What Are Postbiotics and What Do They Have to Do With Gut Health?
Gut health is a huge subject that simply got back at larger.
You understand about probiotics: germs that supply advantages to our gut, metabolic, and/or total health when consumed. Some probiotic germs colonize our guts—they settle in our digestion system and supply enduring results. Some probiotic germs are transients—they go to and impart advantages and connect with our guts and its occupants, however do not remain.
You likewise understand about prebiotics: non-digestible food elements that nurture and supply food for the germs residing in our guts. Prebiotics consist of fermentable plant fibers, resistant starch, “animal fiber,” and particular polyphenols.
This is basic things. Whole shop racks are dedicated to fermented dairy, pickles, sauerkraut, supplements, kombucha, and other sources of probiotics. You’ve most likely got all sorts of odd gums and fibers and powders that act as prebiotic substrate for gut bugs. Gut health is mainstream.
However you most likely don’t understand about postbiotics.
What Are Postbiotics?
Postbiotics are the items produced by our gut germs after they take in prebiotics, connect with inbound food elements, and connect with other germs. They consist of:
- Short-chain fats like butyrate, propionate, and acetate
- Vitamins like inositol, vitamin K2, and particular B vitamins
- Neurotransmitters like GABA and serotonin
And After That there are the most likely numerous postbiotic results, metabolites, and results that we have yet to illuminate and measure.
Simply put, postbiotics—the actions, items, and interactions of probiotic germs—are the whole factor we’re so thinking about probiotics and prebiotics.
Brief Chain Fatty Acids
The brief chain fats that are by-products of fiber fermentation, consisting of butyrate, propionate, and acetate, enhance our health in lots of methods. Butyrate in specific has actually been revealed to have advantageous results on insulin level of sensitivity, colonic transportation, swelling, and signs of Crohn’s illness. It’s likewise the chosen fuel source for our native colonic cells, so without sufficient butyrate, our colonic cells can wither and pass away off, causing digestion problems and even cancer. Mucin-degrading germs predominate in colorectal cancer clients, for instance, while butyrate-producing germs control in healthy clients without cancer. Populations with lower rates of colorectal cancer likewise tend to have greater levels of butyrate.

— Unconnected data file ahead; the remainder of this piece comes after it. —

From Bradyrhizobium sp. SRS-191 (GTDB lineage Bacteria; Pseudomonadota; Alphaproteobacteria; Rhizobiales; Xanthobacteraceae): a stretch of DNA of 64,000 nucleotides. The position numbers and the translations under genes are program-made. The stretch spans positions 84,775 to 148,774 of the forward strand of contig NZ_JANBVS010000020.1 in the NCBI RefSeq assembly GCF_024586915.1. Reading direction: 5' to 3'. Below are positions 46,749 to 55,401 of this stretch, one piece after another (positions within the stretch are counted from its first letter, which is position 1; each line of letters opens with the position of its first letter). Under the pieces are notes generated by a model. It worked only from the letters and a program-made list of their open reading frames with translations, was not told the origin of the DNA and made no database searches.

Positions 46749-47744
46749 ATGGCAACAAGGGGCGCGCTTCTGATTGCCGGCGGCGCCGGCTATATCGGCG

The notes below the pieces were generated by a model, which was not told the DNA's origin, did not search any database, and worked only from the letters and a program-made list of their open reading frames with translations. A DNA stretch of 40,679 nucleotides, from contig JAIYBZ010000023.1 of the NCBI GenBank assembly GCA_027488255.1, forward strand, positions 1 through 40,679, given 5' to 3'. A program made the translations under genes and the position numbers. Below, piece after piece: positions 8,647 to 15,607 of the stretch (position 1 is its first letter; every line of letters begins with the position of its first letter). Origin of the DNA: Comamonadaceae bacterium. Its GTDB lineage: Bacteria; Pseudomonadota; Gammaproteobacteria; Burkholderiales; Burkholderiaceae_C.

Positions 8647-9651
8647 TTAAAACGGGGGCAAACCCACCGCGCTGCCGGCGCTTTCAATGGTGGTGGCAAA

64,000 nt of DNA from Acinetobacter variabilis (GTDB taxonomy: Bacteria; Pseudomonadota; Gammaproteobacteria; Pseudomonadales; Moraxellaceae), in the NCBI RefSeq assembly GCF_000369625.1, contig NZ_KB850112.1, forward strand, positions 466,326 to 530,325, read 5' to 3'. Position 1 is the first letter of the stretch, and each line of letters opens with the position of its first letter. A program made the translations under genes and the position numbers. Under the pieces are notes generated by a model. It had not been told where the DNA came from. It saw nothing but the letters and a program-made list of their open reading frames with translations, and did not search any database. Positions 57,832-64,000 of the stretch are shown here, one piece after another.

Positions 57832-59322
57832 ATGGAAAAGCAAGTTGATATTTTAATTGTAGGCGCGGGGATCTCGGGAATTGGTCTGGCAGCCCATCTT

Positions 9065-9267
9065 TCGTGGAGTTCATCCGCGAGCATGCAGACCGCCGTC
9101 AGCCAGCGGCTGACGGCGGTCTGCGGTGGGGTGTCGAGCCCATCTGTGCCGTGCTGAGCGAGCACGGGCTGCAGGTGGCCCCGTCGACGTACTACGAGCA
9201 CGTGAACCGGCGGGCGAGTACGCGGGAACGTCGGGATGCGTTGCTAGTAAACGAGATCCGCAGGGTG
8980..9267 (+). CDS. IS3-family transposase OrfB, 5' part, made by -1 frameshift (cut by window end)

Propionate is valuable, too, minimizing fat storage and enhancing lipids. Among the coolest results though is on workout tolerance: particular gut germs have actually been revealed to metabolize lactate into propionate, and in doing so enhance workout capability. In reality, elite professional athletes tend to have greater levels of propionate-producing germs in their guts.
Acetate is less well-characterized, but it has been shown to enhance butyrate production.
When gut germs consume substrates, they produce various metabolites, the most famous of which are the short chain fatty acids butyrate, acetate, and propionate discussed in the previous section. But they also produce vitamins in the process, particularly vitamin K, B-vitamins, and inositol.
Although this hasn’t been directly quantified, we know the potential for gut bacteria that produce vitamin K2 exists. Broad spectrum antibiotic usage leads to lower levels of vitamin K2 in the human liver, a consequence that only makes sense if the antibiotics are killing vitamin K2-producing bacteria. What we do make in the gut can absolutely be absorbed and utilized.
And gene sequencing of bacterial strains known to inhabit human guts has found strong evidence of genetic capacities for the manufacture of folate and other B-vitamins. However, these vitamin producing genes are only expressed “when bifidobacteria are in their natural ecological niche.” You can’t eat a diet of processed junk food and refined grains and hope to nourish the relevant bacteria. If you want your gut bacteria to produce vitamins as postbiotics, you need to provide their “natural ecological niche”—prebiotics, good sleep, healthy living, colorful plants, sunlight and exercise.